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WWII veteran to fight Latvian war crimes conviction to dying day

RIGA, February 5 (RIA Novosti) - A former Soviet partisan convicted of war crimes in Latvia but later cleared by the European Court of Human Rights will fight Latvia in court until "the end of his life," his lawyer said on Thursday.

"Unfortunately, the veteran's health is not the best, but he is ready to fight against Latvia to the end, even if that means to the end of his life," lawyer Mikhail Ioffe said at a news conference.

Vasily Kononov, 86, led a group of resistance fighters against Nazi Germany in the Baltic state during World War II. He was convicted by a Latvian court of ordering the killing of nine villagers in 1944, with some reports saying the dead included a pregnant woman.

He admitted to the killings, but said the dead were Nazi collaborators who were caught in crossfire. Latvia was under German occupation at the time of the incident.

The European Court of Human Rights last week accepted Latvia's appeal against a June ruling that Riga must pay the World War II veteran 30,000 euros ($47,000) in damages, now to be reviewed in the Strasburg court's Grand Chamber, the tvnet.lv website said.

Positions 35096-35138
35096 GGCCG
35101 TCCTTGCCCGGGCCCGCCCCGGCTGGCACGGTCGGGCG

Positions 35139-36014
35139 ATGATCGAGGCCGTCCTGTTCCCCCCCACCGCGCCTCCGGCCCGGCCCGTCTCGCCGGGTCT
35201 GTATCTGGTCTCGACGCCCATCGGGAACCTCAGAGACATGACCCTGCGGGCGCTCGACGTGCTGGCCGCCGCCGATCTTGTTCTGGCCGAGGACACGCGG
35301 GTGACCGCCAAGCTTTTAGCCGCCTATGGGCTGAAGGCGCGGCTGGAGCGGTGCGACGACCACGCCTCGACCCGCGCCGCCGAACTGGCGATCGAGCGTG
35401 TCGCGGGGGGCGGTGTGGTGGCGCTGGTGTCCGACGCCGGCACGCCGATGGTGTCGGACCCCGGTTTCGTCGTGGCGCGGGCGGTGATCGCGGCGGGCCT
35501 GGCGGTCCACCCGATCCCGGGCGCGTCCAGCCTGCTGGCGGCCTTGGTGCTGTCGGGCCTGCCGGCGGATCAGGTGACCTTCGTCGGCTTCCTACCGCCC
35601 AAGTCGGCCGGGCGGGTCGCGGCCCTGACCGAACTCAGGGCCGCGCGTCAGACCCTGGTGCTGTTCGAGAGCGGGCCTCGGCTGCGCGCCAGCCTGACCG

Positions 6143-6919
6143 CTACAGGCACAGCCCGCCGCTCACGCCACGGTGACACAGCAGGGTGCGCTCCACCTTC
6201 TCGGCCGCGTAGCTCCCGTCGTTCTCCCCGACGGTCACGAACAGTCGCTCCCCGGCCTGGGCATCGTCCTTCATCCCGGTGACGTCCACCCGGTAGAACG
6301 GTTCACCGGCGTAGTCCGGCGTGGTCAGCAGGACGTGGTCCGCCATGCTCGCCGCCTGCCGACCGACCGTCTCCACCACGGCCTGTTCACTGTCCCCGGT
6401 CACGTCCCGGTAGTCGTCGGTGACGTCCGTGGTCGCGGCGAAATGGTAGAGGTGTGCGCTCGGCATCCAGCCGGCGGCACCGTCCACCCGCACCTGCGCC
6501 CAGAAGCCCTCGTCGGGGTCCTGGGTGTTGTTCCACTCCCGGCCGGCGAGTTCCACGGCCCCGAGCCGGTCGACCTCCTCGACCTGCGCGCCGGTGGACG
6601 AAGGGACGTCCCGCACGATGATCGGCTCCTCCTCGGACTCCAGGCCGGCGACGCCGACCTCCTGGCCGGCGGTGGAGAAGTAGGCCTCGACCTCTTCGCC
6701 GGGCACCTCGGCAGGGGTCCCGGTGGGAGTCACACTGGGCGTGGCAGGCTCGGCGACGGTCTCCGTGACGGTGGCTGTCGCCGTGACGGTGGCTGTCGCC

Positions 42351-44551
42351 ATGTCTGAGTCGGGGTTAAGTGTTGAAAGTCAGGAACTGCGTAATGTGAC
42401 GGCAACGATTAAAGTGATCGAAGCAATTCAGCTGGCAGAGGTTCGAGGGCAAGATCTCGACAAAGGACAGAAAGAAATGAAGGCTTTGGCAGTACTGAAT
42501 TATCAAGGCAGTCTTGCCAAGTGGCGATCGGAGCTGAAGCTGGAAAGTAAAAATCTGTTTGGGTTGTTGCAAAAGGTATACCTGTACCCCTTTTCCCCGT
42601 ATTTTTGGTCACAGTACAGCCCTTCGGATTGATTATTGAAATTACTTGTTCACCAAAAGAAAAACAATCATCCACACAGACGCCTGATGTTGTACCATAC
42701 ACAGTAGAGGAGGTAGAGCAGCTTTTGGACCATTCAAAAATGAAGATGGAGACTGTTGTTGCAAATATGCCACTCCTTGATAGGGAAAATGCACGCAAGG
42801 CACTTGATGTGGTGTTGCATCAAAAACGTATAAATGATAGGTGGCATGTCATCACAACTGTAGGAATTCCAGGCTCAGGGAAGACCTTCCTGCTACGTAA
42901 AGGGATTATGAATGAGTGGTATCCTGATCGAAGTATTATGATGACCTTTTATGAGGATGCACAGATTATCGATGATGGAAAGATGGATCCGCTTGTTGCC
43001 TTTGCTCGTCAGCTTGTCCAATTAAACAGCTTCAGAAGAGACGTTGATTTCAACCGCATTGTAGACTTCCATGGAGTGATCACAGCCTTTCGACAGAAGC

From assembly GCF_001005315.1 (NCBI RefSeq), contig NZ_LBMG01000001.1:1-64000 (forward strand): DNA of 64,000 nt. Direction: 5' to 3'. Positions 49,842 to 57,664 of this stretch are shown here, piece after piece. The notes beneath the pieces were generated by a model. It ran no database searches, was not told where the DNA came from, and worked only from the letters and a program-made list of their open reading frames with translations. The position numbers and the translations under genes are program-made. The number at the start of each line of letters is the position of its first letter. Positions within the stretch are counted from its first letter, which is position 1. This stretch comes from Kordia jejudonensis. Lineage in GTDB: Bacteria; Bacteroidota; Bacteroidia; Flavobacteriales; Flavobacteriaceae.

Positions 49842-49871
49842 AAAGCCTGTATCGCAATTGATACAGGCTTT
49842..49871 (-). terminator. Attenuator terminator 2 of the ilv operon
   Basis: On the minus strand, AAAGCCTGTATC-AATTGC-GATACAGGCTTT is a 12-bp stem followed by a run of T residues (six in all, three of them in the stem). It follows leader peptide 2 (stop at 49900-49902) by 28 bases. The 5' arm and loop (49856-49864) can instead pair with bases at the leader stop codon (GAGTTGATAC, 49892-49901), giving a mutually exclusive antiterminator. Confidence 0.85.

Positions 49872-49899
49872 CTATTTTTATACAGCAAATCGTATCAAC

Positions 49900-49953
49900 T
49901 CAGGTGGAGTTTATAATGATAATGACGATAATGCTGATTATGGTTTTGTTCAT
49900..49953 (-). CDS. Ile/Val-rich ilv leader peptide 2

The Latvian government filed the appeal after a June 19, 2008, ruling ordered Latvia to pay Kononov compensation for being held in custody on charges of war crimes.

Ioffe could not say when the hearing before the Grand Chamber would take place, but expressed the hope it would occur while Kononov was still alive.

Kononov had originally demanded 5 million euros ($7.8 million) in compensation and called the 30,000-euro award "a mockery." In 2007, the European court dismissed all charges against Kononov and declared him not guilty.

A retired police colonel born in Latvia, Kononov was arrested in 1998 and sentenced to six years in prison in 2000 on genocide charges. In 2004, after several years of litigation, his sentence was cut to 20 months and the charges changed to "war crimes." Kononov filed an appeal with the Strasbourg court the same year.

The court rejected Kononov's other demands, which included moral damages and compensation for the apartment and plot of land he had been forced to sell in order to pay for court expenses and medical treatment.

Russia subsequently applied pressure on Latvian and European authorities over the case and in April 2004 Kononov was granted Russian citizenship by then-President Vladimir Putin.

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